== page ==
Snowed in!

For the past week I have been snowed in my house unable to get to Dundee, so I have spent my week sketching other Lego ideas and trying to solve faults in my current one!

Hopefully I can get up to Dundee tomorrow for the Viva Briefing!


What’s Next?

From the feedback I will be exploring other ways a child could gain benefits from playing with Lego. I aim to keep the biodegradable Lego as the main component and work out other ways to implement and educational factor.

I will be working on packaging designs and colour schemes as well as user testing.

Mark i Presentation

The presentation went fairly well. I get very nervous presenting, but this is the first time I felt quite alright! I was the last to go in my group, which didn’t get finished until after 4! I felt everyone was really tired of listening and the feedback could have been a bit more encouraging, but I have taken a bit away from it.

I showcased my product and my design to my advisor and my lecturer, they seemed to really like the idea of the biodegradable Lego but didn’t quite understand why I was choosing to make a plant pot with it.

Which is a valid point. I find planting or gardening is a valid tool to have and the more open a child is to the idea when they are younger they may find themselves doing it when they are older. It shows the child how vegetables are grown and allows them to have this knowledge and participate in the process.

Fully biodegradable design

I have called the project “ecoplay”, combining two things that I am trying to achieve!

My concept is made for a child aged 6-8, I intend for it to be used with a parent or guardian or in a school environment.

The educational impacts are that it allows the children to gain knowledge of biodegradable products and why they are beneficial. If this knowledge is implemented from a young age, then it is more likely they will be reactive to it.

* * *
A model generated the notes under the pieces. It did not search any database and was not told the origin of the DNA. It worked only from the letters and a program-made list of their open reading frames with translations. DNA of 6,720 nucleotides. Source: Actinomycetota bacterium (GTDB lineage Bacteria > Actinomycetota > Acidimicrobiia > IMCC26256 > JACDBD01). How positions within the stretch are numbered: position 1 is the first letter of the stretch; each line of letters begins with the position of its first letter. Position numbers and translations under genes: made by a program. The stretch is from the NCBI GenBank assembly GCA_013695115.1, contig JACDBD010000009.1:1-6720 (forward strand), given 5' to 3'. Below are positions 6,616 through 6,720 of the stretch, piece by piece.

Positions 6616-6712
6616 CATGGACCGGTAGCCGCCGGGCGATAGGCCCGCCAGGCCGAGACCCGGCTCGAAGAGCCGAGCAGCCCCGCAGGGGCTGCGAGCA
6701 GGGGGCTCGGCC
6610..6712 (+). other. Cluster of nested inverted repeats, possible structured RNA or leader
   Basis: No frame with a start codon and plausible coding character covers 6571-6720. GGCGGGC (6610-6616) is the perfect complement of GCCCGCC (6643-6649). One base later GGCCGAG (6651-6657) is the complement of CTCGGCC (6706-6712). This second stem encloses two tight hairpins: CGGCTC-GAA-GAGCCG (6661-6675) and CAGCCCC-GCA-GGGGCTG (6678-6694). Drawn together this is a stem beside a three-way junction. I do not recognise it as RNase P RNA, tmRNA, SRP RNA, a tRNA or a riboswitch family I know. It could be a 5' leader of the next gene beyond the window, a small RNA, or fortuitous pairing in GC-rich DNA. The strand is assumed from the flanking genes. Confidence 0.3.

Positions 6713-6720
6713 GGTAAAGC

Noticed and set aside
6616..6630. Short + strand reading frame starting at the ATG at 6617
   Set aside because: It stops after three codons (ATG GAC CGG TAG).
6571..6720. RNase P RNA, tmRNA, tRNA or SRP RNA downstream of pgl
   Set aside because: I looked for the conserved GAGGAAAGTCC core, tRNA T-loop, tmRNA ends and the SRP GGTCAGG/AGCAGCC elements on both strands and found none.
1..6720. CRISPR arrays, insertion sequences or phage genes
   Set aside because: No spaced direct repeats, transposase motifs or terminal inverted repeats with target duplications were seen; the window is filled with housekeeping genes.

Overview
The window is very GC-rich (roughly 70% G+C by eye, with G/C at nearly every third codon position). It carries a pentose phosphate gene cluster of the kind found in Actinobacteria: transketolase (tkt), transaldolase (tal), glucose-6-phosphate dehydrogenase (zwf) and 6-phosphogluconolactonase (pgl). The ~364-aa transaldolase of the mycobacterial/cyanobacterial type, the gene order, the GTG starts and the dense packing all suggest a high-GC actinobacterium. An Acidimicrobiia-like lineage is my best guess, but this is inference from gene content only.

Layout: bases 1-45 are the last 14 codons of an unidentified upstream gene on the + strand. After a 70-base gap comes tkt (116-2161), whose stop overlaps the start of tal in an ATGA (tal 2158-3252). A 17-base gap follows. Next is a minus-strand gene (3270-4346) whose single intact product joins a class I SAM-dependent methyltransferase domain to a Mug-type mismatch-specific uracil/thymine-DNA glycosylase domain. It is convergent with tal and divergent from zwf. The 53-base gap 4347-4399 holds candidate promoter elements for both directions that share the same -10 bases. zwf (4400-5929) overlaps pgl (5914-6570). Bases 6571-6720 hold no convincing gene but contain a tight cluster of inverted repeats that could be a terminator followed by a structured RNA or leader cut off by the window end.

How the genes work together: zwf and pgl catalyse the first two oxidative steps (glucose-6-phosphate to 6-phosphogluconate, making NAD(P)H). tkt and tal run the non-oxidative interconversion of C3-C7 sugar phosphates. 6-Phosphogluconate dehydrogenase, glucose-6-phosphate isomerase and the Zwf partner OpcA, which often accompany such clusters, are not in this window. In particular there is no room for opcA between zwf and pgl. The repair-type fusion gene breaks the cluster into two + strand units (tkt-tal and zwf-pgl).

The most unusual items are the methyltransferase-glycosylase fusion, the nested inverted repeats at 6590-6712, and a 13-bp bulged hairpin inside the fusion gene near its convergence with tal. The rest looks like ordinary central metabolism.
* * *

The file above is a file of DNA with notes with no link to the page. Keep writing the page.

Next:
Concept packaging

I have gone with the continual piece of cardboard design. Each section has a cut out area for each product in the package, it keeps them from being damaged as they are neatly held in the package by the rest of the cardboard. I have opted for a green outer cardboard sliding design, this adds a little more anticipation to the discovery of the product!

More developed idea!

Children would get a package each, whether in the home or at school. They would be given in the package, Lego some seeds and a biodegradable bag with dried compost.

The children would then play with the Lego until they have no more use for it. Instead of giving the Lego away or binning it, they would be tasked to create a plant pot or design that could hold the bag.

The child would then be tasked to plant the seeds and wait for the plant to sprout. Then when ready they would plant the whole plant pot in the garden.

As time passed the plant will grow and the plant pot will decompose into the soil leaving nothing but the plant/vegetables to show.

This provides a fully biodegradable product.